Learning about sustainability requires systems-thinking and a curiosity to explore. When learning opportunities are created for students so that go beyond the course content by learning from the world around us and from each other, they get so much more out of the course. This e-book has been the project experience that allowed students to explore topics of their choice in cities of their choice!This e-book serves as a contribution by the class for the class, and for the wider UW and engineering community. Have a read through.
This book grew out of a decade of co-teaching a course entitled ‘Infrastructure Management’ at Carnegie Mellon University. Our teaching philosophy was to prepare students for work in the field of infrastructure management. We believe that infrastructure management is a professional endeavor and an attractive professional career. The book is co-authored by two accomplished engineers - each representing professional practice, academic research and theoretical evaluation. Their collective strengths are presented throughout the text and serve to support both the practice of infrastructure management and a role for infrastructure management inquiry and search. Importantly, both co-authors have academic research interests (and a number of research publications) on various topics of infrastructure management. That said, the primary audience for this book is expected to be professionals intending to practice infrastructure management, and only secondarily individuals who intend to pursue a career of research in the area.
The class forms a "Presidential Task Force" for a week, empowered by the president to find answers and make recommendations concerning the future of the national power grid. Task force members conduct daily debriefings with their research team and prepare a report and presentation of their findings for the president, using an actual policy document as a guide. Although this activity is geared towards fifth-grade and older students and Internet research capabilities are required, some portions may be appropriate for younger students.
Infrastructures for energy, water, transport, information and communications services create the conditions for livability and economic development. They are the backbone of our society. Similar to our arteries and neural systems that sustain our human bodies, most people however take infrastructures for granted. That is, until they break down or service levels go down.
In many countries around the globe infrastructures are ageing. They require substantial investments to meet the challenges of increasing population, urbanization, resource scarcity, congestion, pollution, and so on. Infrastructures are vulnerable to extreme weather events, and therewith to climate change.
Technological innovations, such as new technologies to harvest renewable energy, are one part of the solution. The other part comes from infrastructure restructuring. Market design and regulation, for example, have a high impact on the functioning and performance of infrastructures.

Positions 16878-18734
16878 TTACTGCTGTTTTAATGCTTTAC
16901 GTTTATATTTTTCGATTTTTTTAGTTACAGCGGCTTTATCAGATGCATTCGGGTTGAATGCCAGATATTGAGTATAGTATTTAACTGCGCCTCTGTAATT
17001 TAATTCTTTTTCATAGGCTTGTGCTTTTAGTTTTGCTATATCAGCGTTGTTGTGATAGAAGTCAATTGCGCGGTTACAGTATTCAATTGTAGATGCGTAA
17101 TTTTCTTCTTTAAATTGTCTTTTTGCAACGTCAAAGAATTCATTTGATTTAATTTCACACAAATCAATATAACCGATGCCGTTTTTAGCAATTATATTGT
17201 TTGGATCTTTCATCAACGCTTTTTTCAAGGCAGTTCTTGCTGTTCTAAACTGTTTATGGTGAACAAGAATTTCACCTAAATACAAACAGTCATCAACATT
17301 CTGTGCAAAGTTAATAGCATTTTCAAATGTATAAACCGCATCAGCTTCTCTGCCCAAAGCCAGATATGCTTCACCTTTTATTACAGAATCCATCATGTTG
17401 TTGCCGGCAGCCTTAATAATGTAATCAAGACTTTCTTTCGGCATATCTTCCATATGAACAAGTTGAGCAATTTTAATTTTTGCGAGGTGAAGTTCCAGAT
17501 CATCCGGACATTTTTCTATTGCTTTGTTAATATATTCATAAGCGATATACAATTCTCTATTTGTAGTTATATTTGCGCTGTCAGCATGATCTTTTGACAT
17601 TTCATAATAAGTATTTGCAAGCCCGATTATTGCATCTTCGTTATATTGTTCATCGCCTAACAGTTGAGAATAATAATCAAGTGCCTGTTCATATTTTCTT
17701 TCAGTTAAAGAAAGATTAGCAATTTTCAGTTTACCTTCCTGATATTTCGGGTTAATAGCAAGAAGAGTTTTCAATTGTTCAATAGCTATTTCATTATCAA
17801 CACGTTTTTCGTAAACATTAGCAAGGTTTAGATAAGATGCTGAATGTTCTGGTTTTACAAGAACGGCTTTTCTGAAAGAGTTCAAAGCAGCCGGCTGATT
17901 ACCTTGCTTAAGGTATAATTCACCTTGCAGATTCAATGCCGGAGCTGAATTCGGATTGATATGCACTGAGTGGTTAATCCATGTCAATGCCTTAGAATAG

Students read and evaluate descriptions of how people live "off the grid" using solar power and come to understand better the degree to which that lifestyle is or is not truly independent of technological, economic and cultural infrastructure and resources. In the process, students develop a deeper appreciation of the meaning of "community" and the need for human connection. This activity is geared towards fifth-grade and older students and Internet research capabilities are required. Portions of this activity may be appropriate with younger students.
Principles of Macroeconomics 2e covers the scope and sequence of most introductory economics courses. The text includes many current examples, which are handled in a politically equitable way. The outcome is a balanced approach to the theory and application of economics concepts. The second edition has been thoroughly revised to increase clarity, update data and current event impacts, and incorporate the feedback from many reviewers and adopters.Changes made in Principles of Macroeconomics 2e are described in the preface and the transition guide to help instructors transition to the second edition.
By the end of this section, you will be able to:
Discuss the components of economic growth, including physical capital, human capital, and technology
Explain capital deepening and its significance
Analyze the methods employed in economic growth accounting studies
Identify factors that contribute to a healthy climate for economic growth
By the end of this section, you will be able to:
Understand the arguments for and against requiring the U.S. federal budget to be balanced
Consider the long-run and short-run effects of a federal budget deficit